Assessing the environmental impact of resource recovery from dairy manure

J Environ Manage. 2023 Mar 15:330:117150. doi: 10.1016/j.jenvman.2022.117150. Epub 2023 Jan 4.


Manure management is a major contributor to environmental impacts from large-scale dairy production. In this study, technologies for recovering energy, nutrients, and water from dairy manure were evaluated using life cycle assessment (LCA) and compared to conventional practices on California dairy farms. Six scenarios were evaluated: conventional manure management practices, anaerobic digestion (AD) for biogas recovery, and four scenarios for nutrients, energy, and water integrated recovery, called NEWIR. The NEWIR system consists of hydrothermal carbonization (HTC) for energy recovery via hydrochar, algae cultivation in the HTC aqueous product for nutrient recovery and production of protein-rich cattle feed, and water recovery from algae pond effluent via membrane distillation. Four NEWIR scenarios were evaluated, each with a different species of algae. Based on the results of the LCA, AD improves GHG emissions relative to conventional practices by 82%, but has similar eutrophication impacts, posing similar concerns for nutrient management as current practices. Results for the NEWIR system are highly dependent on the algae species used. Three of the four species evaluated (Chlamydomonas reinhardtii, Chlorella vulgaris, and Scenedesmus obliquus) improve GHG emissions by 420-500 kg CO2-eq. per functional unit, while net water consumption is increased by approximately 75% over AD and conventional practices Spirulina maxima requires more water and chemical inputs for cultivation than the other species, resulting in higher water use (21 times higher than baseline), though GHG emissions are still reduced by 85 kg CO2-eq. per functional unit relative to conventional practices. All NEWIR scenarios improve eutrophication impacts relative to AD and conventional practices by 16-46% for marine eutrophication and 18-99% for freshwater eutrophication, depending on the algae species used. The results suggest integrated resource recovery through NEWIR is a promising treatment method for manure to mitigate GHG emissions and improve nutrient management on large-scale farms. In addition, carbon and nutrient trading policies are discussed in relation to resource recovery technologies and their potential to incentivize producers to recover products from dairy manure.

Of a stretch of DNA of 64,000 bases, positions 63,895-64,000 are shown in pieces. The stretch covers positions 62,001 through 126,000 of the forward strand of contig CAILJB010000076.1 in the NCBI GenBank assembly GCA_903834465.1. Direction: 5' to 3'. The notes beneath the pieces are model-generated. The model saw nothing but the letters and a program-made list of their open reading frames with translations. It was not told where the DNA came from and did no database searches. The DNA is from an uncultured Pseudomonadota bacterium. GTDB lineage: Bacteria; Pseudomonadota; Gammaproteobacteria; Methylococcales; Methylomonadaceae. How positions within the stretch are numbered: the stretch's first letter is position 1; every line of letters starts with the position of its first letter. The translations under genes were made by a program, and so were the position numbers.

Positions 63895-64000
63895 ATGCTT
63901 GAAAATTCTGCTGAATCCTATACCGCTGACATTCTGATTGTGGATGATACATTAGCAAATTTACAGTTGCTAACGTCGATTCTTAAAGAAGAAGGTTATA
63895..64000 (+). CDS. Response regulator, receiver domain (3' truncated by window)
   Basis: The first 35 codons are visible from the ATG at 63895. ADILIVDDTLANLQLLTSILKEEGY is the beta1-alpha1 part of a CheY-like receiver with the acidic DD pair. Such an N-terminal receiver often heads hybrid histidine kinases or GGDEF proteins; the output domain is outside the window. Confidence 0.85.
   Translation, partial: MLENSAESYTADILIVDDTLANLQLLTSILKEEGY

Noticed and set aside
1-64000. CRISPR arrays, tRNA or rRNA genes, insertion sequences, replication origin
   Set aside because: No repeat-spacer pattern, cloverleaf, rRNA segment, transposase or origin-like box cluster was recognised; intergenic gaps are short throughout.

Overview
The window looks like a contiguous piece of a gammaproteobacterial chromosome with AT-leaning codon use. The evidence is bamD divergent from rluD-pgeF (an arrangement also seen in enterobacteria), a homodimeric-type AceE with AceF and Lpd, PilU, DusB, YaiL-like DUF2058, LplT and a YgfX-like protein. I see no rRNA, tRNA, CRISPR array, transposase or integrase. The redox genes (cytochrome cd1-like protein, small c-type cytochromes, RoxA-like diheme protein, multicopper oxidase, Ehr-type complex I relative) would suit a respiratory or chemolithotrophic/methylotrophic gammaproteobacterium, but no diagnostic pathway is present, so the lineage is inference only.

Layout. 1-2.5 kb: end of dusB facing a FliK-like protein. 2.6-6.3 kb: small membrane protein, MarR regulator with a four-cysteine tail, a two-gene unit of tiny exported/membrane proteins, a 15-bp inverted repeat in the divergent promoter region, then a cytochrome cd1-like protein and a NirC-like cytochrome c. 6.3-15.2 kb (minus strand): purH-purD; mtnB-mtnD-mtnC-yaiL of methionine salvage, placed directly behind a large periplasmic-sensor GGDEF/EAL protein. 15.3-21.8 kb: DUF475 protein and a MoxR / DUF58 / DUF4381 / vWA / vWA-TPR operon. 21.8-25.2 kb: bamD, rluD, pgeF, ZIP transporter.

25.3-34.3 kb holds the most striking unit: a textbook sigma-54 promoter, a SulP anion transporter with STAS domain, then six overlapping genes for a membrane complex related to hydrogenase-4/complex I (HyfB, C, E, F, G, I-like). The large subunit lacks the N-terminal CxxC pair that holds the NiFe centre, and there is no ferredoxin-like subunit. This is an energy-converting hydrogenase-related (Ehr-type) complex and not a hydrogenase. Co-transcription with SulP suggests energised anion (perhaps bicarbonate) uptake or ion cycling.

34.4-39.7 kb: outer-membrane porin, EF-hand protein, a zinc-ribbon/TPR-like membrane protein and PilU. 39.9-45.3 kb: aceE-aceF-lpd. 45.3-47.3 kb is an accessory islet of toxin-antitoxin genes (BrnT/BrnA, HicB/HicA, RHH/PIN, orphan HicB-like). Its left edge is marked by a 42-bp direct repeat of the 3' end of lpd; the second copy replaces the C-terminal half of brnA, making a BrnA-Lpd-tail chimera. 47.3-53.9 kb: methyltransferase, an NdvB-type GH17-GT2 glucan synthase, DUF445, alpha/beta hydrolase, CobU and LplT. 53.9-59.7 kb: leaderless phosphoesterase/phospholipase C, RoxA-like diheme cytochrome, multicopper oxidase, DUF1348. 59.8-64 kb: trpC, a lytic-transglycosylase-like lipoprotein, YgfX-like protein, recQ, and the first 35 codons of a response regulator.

Keywords: Carbon trading; Life cycle assessment; Manure.

MeSH terms

  • Animals
  • Carbon Dioxide / analysis
  • Cattle
  • Chlorella vulgaris*
  • Dairying / methods
  • Environment
  • Manure
  • Milk / chemistry
  • Waste Management* / methods
  • Water


  • Manure
  • Carbon Dioxide
  • Water